The Great Divorce

Paperback, 125 pages

English language

Published Jan. 1, 1996 by Simon and Shuster New York.

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4 stars (2 reviews)

C.S. Lewis’ The Great Divorce is a classic Christian allegorical tale about a bus ride from hell to heaven. An extraordinary meditation upon good and evil, grace and judgment, Lewis’s revolutionary idea in the The Great Divorce is that the gates of Hell are locked from the inside. Using his extraordinary descriptive powers, Lewis’ The Great Divorce will change the way we think about good and evil.

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4 stars

In "The Great Divorce," C.S. Lewis creates an excellent allegory of heaven and hell for the modern day. Deceptively thin, it is a text worth reading deliberately and meditatively. The story follows a narrator in hell catching a bus that takes the denizens of hell to heaven. I love the way that Lewis describes hell - a dreary place always at twilight where people attempt to live as far as possible from each other. The people on the journey are those still wrapped up in their intellects, sins, vices, and petty foibles. The bus is open to all but very few actually make the journey to the bus stand to get there. Once in heaven, the narrator and others struggle with the hyper reality of the place. Most of the book consists of encounters witnessed by the narrator between those from hell speaking to the spirits in heaven. Those encounters …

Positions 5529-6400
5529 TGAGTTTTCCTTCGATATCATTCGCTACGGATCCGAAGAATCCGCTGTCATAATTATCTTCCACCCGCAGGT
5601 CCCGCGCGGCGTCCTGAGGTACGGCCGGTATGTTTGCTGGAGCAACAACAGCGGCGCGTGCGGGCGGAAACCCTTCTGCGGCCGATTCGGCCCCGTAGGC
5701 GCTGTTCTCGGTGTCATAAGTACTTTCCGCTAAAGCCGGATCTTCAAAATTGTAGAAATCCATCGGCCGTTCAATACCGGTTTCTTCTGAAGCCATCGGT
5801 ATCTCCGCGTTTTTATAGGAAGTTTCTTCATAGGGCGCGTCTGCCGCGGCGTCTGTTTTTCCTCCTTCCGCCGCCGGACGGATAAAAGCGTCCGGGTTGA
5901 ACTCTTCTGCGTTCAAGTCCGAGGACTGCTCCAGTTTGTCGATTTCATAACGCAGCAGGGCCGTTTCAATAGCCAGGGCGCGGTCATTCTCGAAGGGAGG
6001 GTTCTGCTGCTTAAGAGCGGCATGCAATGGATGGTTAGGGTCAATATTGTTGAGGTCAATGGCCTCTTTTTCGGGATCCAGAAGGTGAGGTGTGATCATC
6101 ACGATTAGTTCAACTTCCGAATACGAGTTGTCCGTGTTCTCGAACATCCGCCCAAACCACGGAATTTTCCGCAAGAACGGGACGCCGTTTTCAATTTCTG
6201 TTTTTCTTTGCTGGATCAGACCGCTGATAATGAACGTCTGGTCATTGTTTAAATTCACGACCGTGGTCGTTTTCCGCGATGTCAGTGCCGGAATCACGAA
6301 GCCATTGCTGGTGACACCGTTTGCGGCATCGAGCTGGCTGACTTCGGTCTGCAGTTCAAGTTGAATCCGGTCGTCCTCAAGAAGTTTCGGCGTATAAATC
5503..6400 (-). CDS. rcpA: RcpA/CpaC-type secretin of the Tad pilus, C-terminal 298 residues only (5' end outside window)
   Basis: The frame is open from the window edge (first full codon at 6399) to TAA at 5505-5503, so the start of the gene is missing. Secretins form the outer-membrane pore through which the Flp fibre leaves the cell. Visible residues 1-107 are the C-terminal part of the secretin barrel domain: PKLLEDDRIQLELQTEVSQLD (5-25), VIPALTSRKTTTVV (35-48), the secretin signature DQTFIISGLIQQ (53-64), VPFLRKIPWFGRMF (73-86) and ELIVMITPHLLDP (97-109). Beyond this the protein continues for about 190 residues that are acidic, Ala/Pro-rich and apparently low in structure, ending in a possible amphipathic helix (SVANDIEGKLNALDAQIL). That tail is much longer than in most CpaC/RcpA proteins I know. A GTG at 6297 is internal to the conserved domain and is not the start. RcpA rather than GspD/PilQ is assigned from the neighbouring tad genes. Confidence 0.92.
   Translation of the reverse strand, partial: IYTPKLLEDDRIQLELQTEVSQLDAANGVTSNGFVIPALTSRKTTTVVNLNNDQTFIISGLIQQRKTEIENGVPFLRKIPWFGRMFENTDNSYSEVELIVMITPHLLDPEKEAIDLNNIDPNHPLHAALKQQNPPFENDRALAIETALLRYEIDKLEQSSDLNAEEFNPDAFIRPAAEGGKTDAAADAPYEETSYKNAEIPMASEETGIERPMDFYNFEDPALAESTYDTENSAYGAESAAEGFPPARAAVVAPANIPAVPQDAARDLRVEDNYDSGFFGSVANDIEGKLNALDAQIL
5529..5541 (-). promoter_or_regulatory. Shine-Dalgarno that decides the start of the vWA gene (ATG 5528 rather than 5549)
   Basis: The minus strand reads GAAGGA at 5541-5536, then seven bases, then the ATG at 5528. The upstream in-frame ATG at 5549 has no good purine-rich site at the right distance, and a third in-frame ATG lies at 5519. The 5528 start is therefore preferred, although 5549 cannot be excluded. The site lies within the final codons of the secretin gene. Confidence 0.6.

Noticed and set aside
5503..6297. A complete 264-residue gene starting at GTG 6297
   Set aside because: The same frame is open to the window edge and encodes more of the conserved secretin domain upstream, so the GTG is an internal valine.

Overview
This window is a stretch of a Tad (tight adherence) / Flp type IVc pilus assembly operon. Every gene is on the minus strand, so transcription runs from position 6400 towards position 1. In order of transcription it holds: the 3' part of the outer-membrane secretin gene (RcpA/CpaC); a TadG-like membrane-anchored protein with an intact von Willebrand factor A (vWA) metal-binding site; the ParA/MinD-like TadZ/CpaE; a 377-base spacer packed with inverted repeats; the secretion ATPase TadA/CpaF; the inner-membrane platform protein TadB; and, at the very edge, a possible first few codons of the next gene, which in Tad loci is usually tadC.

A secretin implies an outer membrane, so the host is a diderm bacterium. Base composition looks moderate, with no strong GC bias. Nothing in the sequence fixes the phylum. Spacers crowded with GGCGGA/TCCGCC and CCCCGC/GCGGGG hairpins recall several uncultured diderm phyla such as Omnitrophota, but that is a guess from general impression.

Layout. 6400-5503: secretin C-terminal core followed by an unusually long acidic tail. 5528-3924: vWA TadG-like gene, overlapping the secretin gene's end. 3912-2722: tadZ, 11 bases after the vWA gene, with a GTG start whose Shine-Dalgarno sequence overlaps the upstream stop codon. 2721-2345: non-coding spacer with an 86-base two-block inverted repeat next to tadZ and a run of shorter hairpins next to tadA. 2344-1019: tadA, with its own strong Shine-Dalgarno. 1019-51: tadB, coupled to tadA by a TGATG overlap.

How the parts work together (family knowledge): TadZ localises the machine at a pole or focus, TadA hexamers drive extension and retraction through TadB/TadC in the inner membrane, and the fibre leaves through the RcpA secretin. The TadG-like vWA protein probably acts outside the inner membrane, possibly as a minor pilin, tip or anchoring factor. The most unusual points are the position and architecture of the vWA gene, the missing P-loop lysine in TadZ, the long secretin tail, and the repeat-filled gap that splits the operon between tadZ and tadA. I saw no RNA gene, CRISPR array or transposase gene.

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  • Good and evil